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Please note that Mommsen uses the AUC chronology (Ab Urbe Condita), i.e. from the founding of the City of Rome. You can use this reference table to have the B.C. dates


V. The Establishment of the Military Monarchy

From: The History of Rome, by Theodor Mommsen
Translated with the sanction of the author by William Purdie Dickson

The History of Old Rome

Chapter IV - Pompeius and the East


The Original Greek New Testament

» Contents of this Chapter

Page 43

But, when Pompeius arrived in Syria, he cancelled the orders of his subordinates and directed the Jews to resume their old constitution under high-priests, as the senate had recognized it about 593,(16) and to renounce along with the hereditary principality itself all the conquests made by the Hasmonaean princes.

16. Cf. III. V. New Warlike Preparations in Rome

It was the Pharisees, who had sent an embassy of two hundred of their most respected men to the Roman general and procured from him the overthrow of the kingdom; not to the advantage of their own nation, but doubtless to that of the Romans, who from the nature of the case could not but here revert to the old rights of the Seleucids, and could not tolerate a conquering power like that of Jannaeus within the limits of their empire. Aristobulus was uncertain whether it was better patiently to acquiesce in his inevitable doom or to meet his fate with arms in hand; at one time he seemed on the point of submitting to Pompeius, at another he seemed as though he would summon the national party among the Jews to a struggle with the Romans.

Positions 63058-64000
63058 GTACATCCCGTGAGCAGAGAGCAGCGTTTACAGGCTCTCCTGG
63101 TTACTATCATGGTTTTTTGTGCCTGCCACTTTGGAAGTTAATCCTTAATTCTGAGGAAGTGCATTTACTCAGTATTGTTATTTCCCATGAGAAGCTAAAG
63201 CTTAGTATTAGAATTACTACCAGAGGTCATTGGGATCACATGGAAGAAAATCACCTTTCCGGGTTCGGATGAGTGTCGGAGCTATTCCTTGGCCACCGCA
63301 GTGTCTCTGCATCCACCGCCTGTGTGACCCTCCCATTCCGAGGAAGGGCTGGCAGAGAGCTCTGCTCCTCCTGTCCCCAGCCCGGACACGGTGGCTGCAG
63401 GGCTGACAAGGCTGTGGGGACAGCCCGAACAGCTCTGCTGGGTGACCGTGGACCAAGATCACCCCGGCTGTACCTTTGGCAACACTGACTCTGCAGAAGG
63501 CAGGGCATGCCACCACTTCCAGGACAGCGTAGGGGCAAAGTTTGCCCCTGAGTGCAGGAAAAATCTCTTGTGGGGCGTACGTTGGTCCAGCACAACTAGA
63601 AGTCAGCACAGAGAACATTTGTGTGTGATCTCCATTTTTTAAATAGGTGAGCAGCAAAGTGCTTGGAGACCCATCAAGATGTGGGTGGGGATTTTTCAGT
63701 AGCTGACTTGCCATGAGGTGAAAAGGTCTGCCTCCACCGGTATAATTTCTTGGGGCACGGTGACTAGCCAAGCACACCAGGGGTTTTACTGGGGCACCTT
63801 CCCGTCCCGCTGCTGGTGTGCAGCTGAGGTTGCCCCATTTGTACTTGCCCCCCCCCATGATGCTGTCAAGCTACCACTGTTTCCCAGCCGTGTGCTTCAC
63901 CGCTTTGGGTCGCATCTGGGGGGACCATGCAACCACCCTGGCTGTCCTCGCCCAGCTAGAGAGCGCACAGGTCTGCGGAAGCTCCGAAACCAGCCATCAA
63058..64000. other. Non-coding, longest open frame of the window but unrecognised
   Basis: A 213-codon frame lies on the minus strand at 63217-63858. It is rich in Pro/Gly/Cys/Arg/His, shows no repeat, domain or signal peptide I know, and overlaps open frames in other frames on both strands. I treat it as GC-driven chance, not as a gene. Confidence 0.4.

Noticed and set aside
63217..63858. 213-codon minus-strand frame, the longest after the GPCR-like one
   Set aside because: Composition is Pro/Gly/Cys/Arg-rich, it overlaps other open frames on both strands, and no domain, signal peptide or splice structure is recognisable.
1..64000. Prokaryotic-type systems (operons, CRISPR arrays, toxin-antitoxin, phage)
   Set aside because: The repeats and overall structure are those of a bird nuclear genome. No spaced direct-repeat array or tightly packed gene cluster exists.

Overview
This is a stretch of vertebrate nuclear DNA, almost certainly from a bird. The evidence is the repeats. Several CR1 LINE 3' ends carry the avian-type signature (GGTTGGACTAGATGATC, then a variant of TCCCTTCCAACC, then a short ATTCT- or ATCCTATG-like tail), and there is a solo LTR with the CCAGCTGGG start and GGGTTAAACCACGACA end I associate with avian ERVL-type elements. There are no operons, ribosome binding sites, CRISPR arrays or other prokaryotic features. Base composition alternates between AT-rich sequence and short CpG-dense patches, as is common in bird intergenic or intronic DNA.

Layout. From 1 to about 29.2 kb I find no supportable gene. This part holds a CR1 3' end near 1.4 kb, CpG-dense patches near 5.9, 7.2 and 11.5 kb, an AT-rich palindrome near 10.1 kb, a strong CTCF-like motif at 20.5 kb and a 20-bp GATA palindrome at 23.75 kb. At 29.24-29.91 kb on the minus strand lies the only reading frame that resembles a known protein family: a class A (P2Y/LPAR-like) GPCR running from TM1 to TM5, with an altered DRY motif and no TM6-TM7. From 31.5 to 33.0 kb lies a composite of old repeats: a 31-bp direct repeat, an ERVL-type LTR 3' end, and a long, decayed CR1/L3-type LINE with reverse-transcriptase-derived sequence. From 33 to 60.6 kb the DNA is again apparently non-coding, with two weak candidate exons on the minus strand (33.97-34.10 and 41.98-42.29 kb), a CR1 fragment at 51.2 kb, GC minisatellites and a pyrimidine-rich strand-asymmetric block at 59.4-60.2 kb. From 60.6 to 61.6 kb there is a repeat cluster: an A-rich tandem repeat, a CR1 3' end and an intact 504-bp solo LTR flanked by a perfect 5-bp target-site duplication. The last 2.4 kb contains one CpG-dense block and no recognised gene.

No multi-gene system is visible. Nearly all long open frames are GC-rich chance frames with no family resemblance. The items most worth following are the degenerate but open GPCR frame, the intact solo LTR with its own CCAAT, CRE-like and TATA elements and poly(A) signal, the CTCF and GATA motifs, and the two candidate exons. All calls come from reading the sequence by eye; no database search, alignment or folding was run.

When at length, with the legions already at the gates, he yielded to the enemy, the more resolute or more fanatical portion of his army refused to comply with the orders of a king who was not free. The capital submitted; the steep temple-rock was defended by that fanatical band for three months with an obstinacy ready to brave death, till at last the besiegers effected an entrance while the besieged were resting on the Sabbath, possessed themselves of the sanctuary, and handed over the authors of that desperate resistance, so far as they had not fallen under the sword of the Romans, to the axes of the lictors. Thus ended the last resistance of the territories newly annexed to the Roman state.

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